By the time the SNES came out, I had pretty much stopped playing videogames. This is why So Are the Days’s overall conceit is based on games from 30+ years ago: besides Twine games, those games (e.g., StarTropics, Bubble Bobble, Super Contra, Duke Nukem, DOOM, Wolfenstein 3D, Where in the World Is Carmen Sandiego?) are the only games I know.
The very first thing I committed to, however, was making a game about sand–sand as related to time, sand as something emotional and evocative, sand as land, and sand as a vital component in aspects of modern life such as computing, optics, fracking, and construction. Borrowing graphical and structural elements from old videogames, I thought, would be a fun way to suggest a world that was imaginative yet rule-bound, vast yet constrained. (It would also be within my technical and artistic capabilities.)
I knew I wanted to create multiple stories within the game, but this crystallized further after reading about and watching playthroughs of the 1994 SNES game Live-A-Live. I really liked the idea of (generally) self-contained vignettes, each with its own mechanic, that the player could explore in any order. Each story in So Are the Days is therefore based on a particular aspect or property of sand, with the epigraph of the story suggesting to the player what that aspect or property is going to be.
Besides reading books and watching movies about sand, I watched playthroughs of 1980s-early 2000s games set in deserts and on islands–places like North Africa, the Middle East, the Mediterranean, the “American West,” the silk roads, and the South Pacific, as well as a few imaginary deserts and islands.
What I expected to find in videogame treatments of deserts and other sandy environments was what you often find in (western) literary and other treatments: land being depicted as neutral and passive, an exotic background to be conquered or extracted from. For instance, here’s how British explorer and pioneering sand physicist Ralph Bagnold describes part of the Sahara Desert: “There followed two years of diplomatic wrangling during which it emerged that no frontier between Libya and the Sudan had ever been internationally agreed upon. When the Foreign Office learned that the disputed region contained nothing but lifeless sand, it was decided that if Italy really wanted sand, she could have it. The frontier on British maps was changed accordingly.”
But what I realized while watching people play these games (and which I’m sure is totally obvious to everyone who did not take a 30-year hiatus from playing videogames) is that these desert and island environments are actually incredibly hostile to the player. There are full of lava pits, massive stone columns that drop from the ceiling, knives that pierce through the floor, spiked roombas, and reanimated cat mummies. This is not passive land waiting to be demarcated on a British map; it is land that is very actively trying to destroy you.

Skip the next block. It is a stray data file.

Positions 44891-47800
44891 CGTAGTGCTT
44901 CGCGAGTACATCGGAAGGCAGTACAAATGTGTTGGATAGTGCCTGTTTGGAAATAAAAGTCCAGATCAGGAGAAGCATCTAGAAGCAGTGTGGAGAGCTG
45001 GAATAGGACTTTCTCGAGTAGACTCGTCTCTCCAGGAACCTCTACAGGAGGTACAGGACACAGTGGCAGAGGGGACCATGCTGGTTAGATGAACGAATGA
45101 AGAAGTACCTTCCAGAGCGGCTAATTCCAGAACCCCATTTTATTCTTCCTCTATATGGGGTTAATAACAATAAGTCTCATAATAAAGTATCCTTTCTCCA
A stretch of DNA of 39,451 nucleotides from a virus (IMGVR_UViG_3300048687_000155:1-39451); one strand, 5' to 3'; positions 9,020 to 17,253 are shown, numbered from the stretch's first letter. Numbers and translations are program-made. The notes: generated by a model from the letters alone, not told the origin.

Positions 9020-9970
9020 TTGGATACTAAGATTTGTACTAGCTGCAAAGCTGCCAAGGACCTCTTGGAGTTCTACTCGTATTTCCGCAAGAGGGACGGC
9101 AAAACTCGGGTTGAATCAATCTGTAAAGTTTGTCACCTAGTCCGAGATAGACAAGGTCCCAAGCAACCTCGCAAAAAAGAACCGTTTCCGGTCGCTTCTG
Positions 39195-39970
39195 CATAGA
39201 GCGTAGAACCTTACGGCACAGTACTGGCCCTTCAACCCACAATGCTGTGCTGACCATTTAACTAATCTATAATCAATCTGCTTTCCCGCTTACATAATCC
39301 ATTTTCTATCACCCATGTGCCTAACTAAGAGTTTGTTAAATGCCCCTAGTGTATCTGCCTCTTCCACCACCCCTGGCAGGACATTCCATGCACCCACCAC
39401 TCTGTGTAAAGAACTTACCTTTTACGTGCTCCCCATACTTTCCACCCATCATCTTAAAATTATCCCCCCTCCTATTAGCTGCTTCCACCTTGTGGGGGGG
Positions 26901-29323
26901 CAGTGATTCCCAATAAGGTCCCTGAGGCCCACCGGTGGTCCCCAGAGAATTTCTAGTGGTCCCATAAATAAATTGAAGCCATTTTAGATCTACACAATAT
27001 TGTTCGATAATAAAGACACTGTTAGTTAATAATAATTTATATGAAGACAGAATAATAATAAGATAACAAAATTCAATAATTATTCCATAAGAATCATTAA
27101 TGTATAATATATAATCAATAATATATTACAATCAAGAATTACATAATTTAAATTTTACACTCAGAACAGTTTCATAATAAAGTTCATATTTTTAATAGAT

In Hamlet on the Holodeck (also from like 30 years ago), Janet H. Murray describes being immersed in a virtual environment as a pleasurable experience related to the feeling of being submerged in water. She also highlights the player’s role in co-creating this alternate reality: “When we enter a fictional world…we do not suspend disbelief so much as we actively create belief. Because of our desire to experience immersion, we focus our attention on the enveloping world and we use our intelligence to reinforce rather than to question the reality of the experience” (emphasis added).
So the belief we are reinforcing when playing these games is one where, if we can successfully elude the booby traps, defeat the guards, and infiltrate these spaces, we win–in other words, we’re co-creating a world in which “trespass” is experienced as pleasure.
What the fourth story (“You’re Just a Stranger Whose Name I Don’t Know”) tries to do is break that immersion–to approximate a kind of glitchy speedrun through some of the desert structures I had read about. I hoped that players would experience a sense of disorientation and unease at passing from one space into another completely unrelated space, and at the oddness of the dialogue. (The NPC dialogue, if read line by line, is a pantoum of sorts, featuring a collage of quotes from the following games: Live-A-Live, King’s Quest V, King’s Quest VII, Prince of Persia, Tomb Raider, StarTropics, URU: Ages Beyond Myst, NyxQuest: Kindred Spirits, and The Legend of Zelda: Ocarina of Time.)
I’m not sure how successful this ended up being (I think I just got too “in the weeds”), but it’s the story that was most fun and interesting for me to build. It also made me realize that my ongoing challenge as someone who comes to interactive fiction from poetry, is to learn to shift my mindset from workshopping to beta testing: that is, from sharing something that I feel is fully formed and then soliciting feedback from there, to sharing the “bones” of something at a point in my process where I can make big structural changes.
Anyway, I really enjoyed participating in Spring Thing, and I really enjoyed playing the other games in the festival (I mostly focused on the shorter Twine games). Please check out the other games! Mahalo to everyone who played and provided feedback, and congratulations to all the participants–I’m happy to be in such excellent company!
Random things that helped me make So Are the Days:
Heterotopias zine (especially the essay on Tomb Raider in issue 001)
Sequence Break: The Dadaism of Speedrunning by Callum Angus
Live-a-Live and Being Powerless by Sraëka Lillian
Kaka’ako’s empty condos: At night, it’s a ghost town down here by Stewart Yerton
Wikipedia list of videogames set on islands
Atlas Film Studios, Ouarzazate, Morocco
The Bridegroom Was a Dog by Yoko Tawada
The Interactive Fiction Technology Foundation’s Accessibility Testing Report